Puneet Varma (Editor)

1933 Indianapolis 500

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Sanctioning body  AAA
Winner  Louis Meyer
Pole position  Bill Cummings
Date  May 30, 1933
Winning Entrant  Tydol-Meyer
1933 Indianapolis 500
Average speed  104.162 mph (167.632 km/h)

The 21st International 500-Mile Sweepstakes Race was held at the Indianapolis Motor Speedway on Tuesday, May 30, 1933. Louis Meyer defeated Wilbur Shaw by a time of 401.89 seconds (6.69 minutes). The average speed of the race was 104.162 miles per hour (167.632 km/h) while Bill Cummings achieved the pole position with a speed of 118.521 miles per hour (190.741 km/h). The race was part of the 1933 AAA Championship Car season.


Meyer was accompanied by riding mechanic Lawson Harris.

The 1933 month of May at Indianapolis would go on record as the deadliest running of the 500. Five participants were fatally injured. During practice, Bill Denver and his riding mechanic Bob Hurst were killed in a crash. On race day, Mark Billman was killed in a crash on lap 79 while Lester Spangler and his riding mechanic G.L. "Monk" Jordan were killed in a crash on lap 132. It was the fifth straight year at least one competitor would die in a crash during the month.

Time trials

Ten-lap (25 mile) qualifying runs were utilized.


  • First alternate: Sam Palmer (R)
  • Howdy Wilcox II had qualified for the race, but officials disqualified him from the field when the learned that he had diabetes. On race day, he was replaced in the car by Mauri Rose.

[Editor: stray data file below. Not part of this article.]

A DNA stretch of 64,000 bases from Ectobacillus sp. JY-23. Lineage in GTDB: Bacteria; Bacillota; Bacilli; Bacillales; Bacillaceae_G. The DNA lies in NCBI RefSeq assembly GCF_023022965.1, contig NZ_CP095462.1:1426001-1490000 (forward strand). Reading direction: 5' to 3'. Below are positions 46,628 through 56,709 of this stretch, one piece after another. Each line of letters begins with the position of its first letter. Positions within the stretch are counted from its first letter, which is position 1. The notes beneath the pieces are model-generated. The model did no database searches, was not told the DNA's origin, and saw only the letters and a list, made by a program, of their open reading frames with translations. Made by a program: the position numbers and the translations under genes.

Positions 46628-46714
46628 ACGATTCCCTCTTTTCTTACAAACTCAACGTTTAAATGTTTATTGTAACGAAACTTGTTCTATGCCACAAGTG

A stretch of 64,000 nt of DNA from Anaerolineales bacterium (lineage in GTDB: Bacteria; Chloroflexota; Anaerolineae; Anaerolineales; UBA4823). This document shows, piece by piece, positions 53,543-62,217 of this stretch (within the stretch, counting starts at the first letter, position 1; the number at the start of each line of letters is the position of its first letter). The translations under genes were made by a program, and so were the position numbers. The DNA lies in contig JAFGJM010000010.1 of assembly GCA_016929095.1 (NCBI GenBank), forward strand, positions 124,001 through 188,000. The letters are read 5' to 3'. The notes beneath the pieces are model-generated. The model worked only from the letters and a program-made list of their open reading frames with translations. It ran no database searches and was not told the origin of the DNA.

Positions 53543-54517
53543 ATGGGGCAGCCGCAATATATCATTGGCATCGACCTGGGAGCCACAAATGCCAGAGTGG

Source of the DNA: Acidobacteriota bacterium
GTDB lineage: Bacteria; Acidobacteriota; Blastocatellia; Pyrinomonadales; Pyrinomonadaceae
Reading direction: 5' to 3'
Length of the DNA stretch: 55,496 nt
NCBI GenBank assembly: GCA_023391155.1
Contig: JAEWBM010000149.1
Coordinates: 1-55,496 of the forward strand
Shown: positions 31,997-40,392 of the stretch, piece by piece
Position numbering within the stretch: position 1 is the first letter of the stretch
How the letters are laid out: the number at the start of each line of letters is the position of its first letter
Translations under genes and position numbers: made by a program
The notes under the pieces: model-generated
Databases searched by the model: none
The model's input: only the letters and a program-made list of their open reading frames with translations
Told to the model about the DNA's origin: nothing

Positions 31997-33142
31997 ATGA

• Race details

    For 1933, riding mechanics were required.

    "Will Overhead"

    In 1933, one of the more famous bits of Indy 500 nostalgia occurred. Telegraph was still being used to transmit race information to newspapers and other outlets across the United States. George Zanaon, a typesetter for The World-Independent newspaper in the town of Walsenburg, Colorado was preparing a story for that day's Indianapolis 500. Since Memorial Day was a holiday, his young editor John P. Fitzpatrick was alone monitoring the Associated Press wire for race updates. The race took several hours to complete, and the AP wire was shut down prior to the finish. Fitzpatrick had nearly the entire story ready for print, minus the winner of the race. A helpful AP editor in Denver advised him that he would send the name of the winner via Western Union telegraph.

    The telegraph Fitzpatrick received, in typical newspaper shorthand lingo was: "WILL OVERHEAD WINNER OF INDIANAPOLIS 500," meaning that he would send the information by telegraph when the information was available. The young editor misunderstood the jargon in the message, and interpreted it as saying a driver named Will Overhead was the winner. The headline read "Will Overhead won the Indianapolis Memorial Day race today. At the two hundred fifty mile post Babe Stapp was leading the string of racing cars, but gave way to Overhead on then last half of the 500 mile grind." The true winner was Louis Meyer. The gaffe put the town of Walsenburg, and the The World-Independent newspaper (now known as the Huerfano World Journal), on the map in racing circles.


    1933 Indianapolis 500 Wikipedia